Fiscal discipline after the IMF’s exit

Data released by the Bank of Ghana last weekend reveals that government missed its fiscal deficit target for the first quarter of this year, recording a deficit of 1.8 percent of Gross Domestic Product as against the 1.4 percent targeted. This is not a major set back – both revenues and expenditures tend to suffer seasonal fluctuations and there is still plenty of time to rein the deficit before the end of the year.

However, that the deficit has created a controversy at all is an indication of how delicate the issue of fiscal discipline now is in the wake of Ghana’s exit from the International Monetary Fund’s Extended Credit Facility programme and crucial general elections looming over the horizon.

Already government’s critics – including its political opponents – are pointing to the larger than planned deficit as an indication that with the IMF gone, the incumbent administration is showing inherent fiscal indiscipline; they argue that since the IMF had declared that it would only use economic performance data up to the end of 2018 for its final assessment under the ECF, government began to take advantage of the Fund’s exit even before the official expiration of the programme. They point out that unlike in the previous two years, when the IMF was looking over its shoulder, this time around, government refused to match significant revenue shortfalls with commensurate public spending cuts.

Conversely, government’s proponents point out that actual public expenditure, during the first quarter of this year, at GHc16.5 billion was actually lower than the GHc17.3 billion budgeted and this evidences its continued commitment to fiscal discipline.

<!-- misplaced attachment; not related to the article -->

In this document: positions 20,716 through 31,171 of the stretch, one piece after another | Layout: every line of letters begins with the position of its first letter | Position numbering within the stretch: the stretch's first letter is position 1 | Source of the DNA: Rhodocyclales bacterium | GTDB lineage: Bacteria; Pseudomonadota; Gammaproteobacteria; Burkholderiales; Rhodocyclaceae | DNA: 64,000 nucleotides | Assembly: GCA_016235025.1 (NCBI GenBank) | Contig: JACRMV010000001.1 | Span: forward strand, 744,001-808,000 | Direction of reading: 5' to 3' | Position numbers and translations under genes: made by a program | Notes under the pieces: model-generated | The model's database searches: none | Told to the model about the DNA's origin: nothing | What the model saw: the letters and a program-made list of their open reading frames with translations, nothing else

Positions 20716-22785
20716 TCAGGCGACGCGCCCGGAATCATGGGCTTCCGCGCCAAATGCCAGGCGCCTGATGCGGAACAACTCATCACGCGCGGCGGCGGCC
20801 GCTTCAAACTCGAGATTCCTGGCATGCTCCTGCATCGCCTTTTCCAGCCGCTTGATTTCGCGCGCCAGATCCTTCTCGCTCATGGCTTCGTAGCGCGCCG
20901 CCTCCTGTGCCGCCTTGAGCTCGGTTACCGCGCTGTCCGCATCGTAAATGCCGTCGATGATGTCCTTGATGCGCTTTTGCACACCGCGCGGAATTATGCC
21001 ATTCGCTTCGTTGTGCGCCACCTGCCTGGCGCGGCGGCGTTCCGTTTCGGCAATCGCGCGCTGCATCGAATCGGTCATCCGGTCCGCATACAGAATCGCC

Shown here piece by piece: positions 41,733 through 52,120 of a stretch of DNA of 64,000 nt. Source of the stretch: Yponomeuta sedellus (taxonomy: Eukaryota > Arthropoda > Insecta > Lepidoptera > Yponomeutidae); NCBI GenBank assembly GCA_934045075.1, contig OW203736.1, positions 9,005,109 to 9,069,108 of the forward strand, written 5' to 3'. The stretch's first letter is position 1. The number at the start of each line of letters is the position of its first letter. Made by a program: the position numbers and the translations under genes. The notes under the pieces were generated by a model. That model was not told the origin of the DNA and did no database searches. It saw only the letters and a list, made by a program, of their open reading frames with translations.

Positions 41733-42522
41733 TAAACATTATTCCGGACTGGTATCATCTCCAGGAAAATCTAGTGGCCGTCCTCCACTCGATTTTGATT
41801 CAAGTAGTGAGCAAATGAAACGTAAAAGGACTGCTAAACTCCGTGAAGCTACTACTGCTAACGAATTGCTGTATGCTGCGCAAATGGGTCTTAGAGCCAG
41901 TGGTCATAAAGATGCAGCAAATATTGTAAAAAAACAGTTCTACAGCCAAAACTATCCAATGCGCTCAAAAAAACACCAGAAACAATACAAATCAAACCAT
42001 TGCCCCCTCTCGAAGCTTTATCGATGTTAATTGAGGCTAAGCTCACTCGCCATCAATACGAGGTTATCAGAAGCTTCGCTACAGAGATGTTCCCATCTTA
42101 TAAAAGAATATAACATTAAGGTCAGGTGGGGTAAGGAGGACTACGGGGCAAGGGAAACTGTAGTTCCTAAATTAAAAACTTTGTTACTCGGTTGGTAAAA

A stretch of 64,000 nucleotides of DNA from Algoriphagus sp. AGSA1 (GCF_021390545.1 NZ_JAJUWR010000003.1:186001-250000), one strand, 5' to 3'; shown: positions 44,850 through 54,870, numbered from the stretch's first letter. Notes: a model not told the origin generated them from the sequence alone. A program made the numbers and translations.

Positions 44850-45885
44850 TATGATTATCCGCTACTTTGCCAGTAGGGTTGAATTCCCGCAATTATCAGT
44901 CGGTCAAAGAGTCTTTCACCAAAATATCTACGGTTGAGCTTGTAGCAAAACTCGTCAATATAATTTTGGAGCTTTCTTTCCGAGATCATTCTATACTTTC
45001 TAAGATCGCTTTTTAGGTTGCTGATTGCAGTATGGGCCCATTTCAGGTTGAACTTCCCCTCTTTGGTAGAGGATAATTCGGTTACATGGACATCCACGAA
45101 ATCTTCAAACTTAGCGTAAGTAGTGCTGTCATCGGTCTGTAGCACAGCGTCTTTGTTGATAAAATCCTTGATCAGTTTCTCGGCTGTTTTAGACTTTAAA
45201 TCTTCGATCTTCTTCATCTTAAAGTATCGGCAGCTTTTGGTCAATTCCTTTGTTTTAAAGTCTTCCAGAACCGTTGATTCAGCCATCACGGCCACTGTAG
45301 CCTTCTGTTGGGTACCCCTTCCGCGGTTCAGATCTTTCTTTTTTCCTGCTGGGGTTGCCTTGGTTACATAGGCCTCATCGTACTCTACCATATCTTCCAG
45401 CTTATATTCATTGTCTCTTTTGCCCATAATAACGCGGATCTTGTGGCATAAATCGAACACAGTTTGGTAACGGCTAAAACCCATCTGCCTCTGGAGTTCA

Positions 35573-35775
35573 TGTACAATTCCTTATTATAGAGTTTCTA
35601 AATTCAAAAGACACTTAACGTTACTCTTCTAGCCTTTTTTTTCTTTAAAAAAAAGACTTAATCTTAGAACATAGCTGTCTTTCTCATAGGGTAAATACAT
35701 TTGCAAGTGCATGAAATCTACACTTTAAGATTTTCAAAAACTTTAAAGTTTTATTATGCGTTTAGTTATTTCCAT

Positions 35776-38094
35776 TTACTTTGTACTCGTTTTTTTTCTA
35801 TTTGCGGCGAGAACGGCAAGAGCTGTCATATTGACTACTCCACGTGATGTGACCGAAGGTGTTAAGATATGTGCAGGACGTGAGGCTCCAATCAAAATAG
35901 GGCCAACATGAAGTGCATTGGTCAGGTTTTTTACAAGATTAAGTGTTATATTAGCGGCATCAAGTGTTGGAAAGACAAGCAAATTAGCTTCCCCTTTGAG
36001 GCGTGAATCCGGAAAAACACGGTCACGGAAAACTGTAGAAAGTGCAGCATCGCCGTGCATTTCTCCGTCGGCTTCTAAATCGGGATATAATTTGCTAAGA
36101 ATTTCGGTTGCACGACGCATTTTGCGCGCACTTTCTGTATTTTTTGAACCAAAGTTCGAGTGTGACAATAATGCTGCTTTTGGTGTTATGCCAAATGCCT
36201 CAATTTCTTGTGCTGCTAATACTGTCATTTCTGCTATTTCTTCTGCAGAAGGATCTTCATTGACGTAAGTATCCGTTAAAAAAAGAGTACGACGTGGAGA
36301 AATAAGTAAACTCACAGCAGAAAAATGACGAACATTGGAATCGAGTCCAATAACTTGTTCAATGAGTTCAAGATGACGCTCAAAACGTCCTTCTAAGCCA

While this newspaper appreciates the restraint shown by government with regards to public spending in the face of significant revenue shortfalls during the first quarter of this year, we also recommend that it goes the whole hog and keeps strictly to the deficit target, even if this requires even deeper public spending cuts. Afterall, there are lots of areas where cuts can be safely made, especially with regards to the inordinate and still growing size of the bureaucracy itself and better targeting of social intervention programmes.

This is of crucial importance because right now, Ghana, perhaps more than any emerging market economy in Africa as a whole, is under the microscope of the international financial community. This is evidenced by the attitude of international portfolio investors during the first 10 weeks of this year, who pulled back from reinvesting in public debt securities because of their fears of impending fiscal indiscipline in the wake of the end of the IMF programme and the imminent start of the campaign season for the 2020 general elections. Such worries will be fanned by the political opposition especially if the fiscal deficit expands beyond a target that some analysts worry is already too wide, its being significantly bigger than the 2018 target.

While it is easy to dismiss those fears among the international financial community – especially with a legislative cap on the fiscal deficit in any given year set at five percent of GDP and institutional arrangements put in place to actualize it – this is not advisable. Neither the cap itself, nor the Fiscal Council established primarily to enforce it, can guarantee its successful implementation, especially with a general election season looming in which politics tends to take precedence over economics.

This newspaper understands the rationale for moving from demand management to expansionary supply side economics in a bid to accelerate economic growth and create direly needed jobs. However, government must recognize that this should not be done at the risk of a return to macroeconomic instability which would quickly undo any gains made.

Even more importantly in the short term this must not be done at the risk of the still fragile confidence the international financing community has in Ghana’s ability to maintain fiscal discipline. Their reticence during the first part of this year should be a lesson as to how much we still need their support, like it or not.